Considered Words was established with a simple goal – to make everyone a better writer, and to make us treat writing as a profession.

Considered words is unique. Everyone is a writer, whether it is a simple email or blog, to documents, presentations, websites, scripts or novels. The growth of the web has led to a growth in the number of writers, but not in the growth in sites that discuss writing as a profession and how we can draw on or conduct our own research into writing.

The internet is relatively new, but communicating ideas and engaging with others is not – technology simple makes it easier than ever before. As such, there is as much to learn about writing and communicating from previous research into what ‘gets’ people as there is studies on social networking and blogging.

Rather than reinvent the wheel, let’s see what’s already been done.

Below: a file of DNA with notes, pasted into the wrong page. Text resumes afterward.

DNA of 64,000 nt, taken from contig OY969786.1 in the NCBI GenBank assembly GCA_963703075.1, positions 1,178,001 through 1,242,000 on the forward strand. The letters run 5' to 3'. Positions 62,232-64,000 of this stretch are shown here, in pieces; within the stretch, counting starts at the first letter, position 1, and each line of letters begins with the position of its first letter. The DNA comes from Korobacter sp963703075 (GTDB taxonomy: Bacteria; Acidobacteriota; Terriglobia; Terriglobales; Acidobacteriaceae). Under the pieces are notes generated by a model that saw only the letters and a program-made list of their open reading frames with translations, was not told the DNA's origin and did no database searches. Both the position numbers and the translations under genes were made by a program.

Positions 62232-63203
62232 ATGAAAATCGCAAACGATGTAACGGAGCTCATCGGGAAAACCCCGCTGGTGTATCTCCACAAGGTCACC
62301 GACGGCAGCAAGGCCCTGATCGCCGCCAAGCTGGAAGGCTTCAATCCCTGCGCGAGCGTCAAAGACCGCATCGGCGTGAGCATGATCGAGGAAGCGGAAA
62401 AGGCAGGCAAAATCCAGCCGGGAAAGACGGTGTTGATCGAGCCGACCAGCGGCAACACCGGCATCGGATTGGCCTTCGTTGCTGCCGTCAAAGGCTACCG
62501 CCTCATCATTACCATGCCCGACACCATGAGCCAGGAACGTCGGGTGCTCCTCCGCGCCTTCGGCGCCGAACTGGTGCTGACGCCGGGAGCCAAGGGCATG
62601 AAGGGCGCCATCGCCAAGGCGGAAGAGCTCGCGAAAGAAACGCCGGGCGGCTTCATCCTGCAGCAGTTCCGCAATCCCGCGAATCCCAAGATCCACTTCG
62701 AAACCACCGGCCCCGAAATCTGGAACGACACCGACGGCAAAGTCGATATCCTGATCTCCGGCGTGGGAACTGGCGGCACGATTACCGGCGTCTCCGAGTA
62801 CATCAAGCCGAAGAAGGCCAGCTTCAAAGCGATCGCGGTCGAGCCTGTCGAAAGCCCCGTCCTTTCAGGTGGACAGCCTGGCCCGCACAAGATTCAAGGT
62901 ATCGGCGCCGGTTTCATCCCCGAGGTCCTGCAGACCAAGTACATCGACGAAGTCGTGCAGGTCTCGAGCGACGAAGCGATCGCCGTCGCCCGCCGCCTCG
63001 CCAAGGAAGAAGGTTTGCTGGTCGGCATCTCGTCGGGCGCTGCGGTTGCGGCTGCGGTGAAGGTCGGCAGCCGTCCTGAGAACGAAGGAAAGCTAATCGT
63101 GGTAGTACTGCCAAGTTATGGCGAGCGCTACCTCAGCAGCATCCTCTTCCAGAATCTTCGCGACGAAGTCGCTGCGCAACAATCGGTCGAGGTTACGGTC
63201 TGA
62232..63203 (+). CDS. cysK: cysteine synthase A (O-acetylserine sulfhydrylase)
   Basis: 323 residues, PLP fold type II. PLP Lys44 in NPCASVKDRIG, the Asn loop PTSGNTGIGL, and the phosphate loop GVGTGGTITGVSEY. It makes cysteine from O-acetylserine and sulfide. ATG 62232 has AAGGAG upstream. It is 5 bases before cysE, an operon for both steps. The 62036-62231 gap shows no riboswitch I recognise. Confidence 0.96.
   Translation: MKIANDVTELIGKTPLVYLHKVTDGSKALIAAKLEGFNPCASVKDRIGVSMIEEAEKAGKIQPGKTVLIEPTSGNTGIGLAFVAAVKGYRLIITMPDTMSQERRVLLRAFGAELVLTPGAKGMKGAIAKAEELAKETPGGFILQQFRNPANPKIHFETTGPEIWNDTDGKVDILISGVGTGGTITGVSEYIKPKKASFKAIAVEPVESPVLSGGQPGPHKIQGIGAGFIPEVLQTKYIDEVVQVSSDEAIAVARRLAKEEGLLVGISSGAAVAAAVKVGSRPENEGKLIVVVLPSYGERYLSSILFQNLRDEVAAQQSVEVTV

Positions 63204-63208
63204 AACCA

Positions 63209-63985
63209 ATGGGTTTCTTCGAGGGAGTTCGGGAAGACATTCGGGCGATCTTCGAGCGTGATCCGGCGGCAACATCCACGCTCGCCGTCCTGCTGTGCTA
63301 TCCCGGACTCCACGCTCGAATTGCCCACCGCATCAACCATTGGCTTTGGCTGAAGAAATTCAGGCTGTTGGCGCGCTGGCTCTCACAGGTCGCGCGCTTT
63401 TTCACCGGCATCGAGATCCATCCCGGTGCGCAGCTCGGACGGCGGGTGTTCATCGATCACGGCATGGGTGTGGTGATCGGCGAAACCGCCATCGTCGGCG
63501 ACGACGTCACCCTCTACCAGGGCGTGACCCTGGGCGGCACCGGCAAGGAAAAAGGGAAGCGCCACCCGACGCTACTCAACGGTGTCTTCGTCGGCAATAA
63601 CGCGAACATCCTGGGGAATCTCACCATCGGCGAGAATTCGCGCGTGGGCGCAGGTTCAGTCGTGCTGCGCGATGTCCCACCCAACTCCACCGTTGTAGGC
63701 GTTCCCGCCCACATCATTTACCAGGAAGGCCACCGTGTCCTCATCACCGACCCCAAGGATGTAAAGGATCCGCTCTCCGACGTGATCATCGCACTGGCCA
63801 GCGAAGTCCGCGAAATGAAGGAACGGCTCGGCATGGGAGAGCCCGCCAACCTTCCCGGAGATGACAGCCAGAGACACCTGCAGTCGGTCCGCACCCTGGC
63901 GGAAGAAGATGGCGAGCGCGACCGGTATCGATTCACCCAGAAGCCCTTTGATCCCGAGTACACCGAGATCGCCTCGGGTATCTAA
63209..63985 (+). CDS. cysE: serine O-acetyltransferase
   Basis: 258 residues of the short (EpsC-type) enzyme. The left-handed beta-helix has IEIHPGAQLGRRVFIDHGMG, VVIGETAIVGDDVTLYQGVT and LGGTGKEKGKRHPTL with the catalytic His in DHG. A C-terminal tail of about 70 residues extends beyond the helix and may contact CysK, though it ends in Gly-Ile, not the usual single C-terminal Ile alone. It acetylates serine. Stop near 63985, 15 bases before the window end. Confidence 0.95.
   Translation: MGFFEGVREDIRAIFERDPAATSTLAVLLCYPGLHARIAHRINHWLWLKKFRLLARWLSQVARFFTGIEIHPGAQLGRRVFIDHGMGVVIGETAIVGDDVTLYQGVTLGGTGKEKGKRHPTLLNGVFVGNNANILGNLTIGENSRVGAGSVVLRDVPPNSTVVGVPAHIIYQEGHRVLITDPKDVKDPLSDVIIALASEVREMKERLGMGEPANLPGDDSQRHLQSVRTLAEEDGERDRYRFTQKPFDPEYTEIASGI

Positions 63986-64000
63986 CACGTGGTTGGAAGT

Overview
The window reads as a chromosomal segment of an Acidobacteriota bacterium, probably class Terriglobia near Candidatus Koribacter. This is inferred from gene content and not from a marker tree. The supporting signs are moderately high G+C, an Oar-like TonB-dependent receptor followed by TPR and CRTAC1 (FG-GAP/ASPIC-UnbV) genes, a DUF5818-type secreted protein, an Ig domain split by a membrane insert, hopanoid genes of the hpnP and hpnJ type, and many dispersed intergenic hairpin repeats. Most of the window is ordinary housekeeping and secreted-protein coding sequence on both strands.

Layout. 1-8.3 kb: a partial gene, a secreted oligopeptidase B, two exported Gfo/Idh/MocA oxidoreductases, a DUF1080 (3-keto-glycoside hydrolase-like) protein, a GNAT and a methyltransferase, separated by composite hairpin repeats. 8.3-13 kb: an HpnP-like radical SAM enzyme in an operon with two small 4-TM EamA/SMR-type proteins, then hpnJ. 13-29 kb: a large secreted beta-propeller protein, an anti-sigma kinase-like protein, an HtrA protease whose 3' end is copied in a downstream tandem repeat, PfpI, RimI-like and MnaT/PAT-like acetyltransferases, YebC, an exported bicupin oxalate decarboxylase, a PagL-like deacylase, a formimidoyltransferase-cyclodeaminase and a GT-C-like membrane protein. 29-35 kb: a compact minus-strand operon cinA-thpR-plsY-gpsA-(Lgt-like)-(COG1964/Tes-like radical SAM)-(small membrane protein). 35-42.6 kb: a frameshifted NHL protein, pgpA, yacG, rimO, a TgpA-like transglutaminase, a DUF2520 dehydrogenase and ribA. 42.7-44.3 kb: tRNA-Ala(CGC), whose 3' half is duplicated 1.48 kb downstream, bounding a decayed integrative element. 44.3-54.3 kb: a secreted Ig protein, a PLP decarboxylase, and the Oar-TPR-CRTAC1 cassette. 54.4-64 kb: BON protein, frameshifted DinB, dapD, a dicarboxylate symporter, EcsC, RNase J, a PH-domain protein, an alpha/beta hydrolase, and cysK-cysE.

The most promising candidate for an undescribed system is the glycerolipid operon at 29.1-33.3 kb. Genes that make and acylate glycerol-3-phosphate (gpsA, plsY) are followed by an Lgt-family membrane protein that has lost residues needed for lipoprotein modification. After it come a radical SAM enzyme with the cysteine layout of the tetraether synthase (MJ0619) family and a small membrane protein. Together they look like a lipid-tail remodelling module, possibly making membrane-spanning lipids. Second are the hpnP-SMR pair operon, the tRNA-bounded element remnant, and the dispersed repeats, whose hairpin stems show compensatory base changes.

• To learn something new on a regular basis
  • To share this knowledge and influence others with it
  • This site to be reviewed and improved regularly
  • Build on knowledge and experience and not to fade away

The writers and essayists

Writers, essayists and others in the creative industry post here. Some of us are fortunate enough to be published, some remain anonymous as the talent behind global sites, others are just starting their careers, while some write simply for the love of doing so.

The one thing that unites us all is this belief:

Writing is a profession

This does not mean earning money (although that is nice). It means that writing is treated as a job as anything else – and making a good job of it. This means giving the proper thought, style and dedication you’d give to any task where you want to be taken seriously.

Visit the authors page to find out more about Considered Words’ contributors.

About the editor

Jonathan Richardson created this site to share the research and discoveries made while studying writing. He’s fortunate enough to have friends and colleagues who are equally eager to share their thoughts on writing.

Jonathan is a writer who has worked for the BBC and Which? amongst others, and studied both physics and archaeology & anthropology so has had a varied background. He’s worked on a variety of projects, including iPlayer and Growing Knowledge.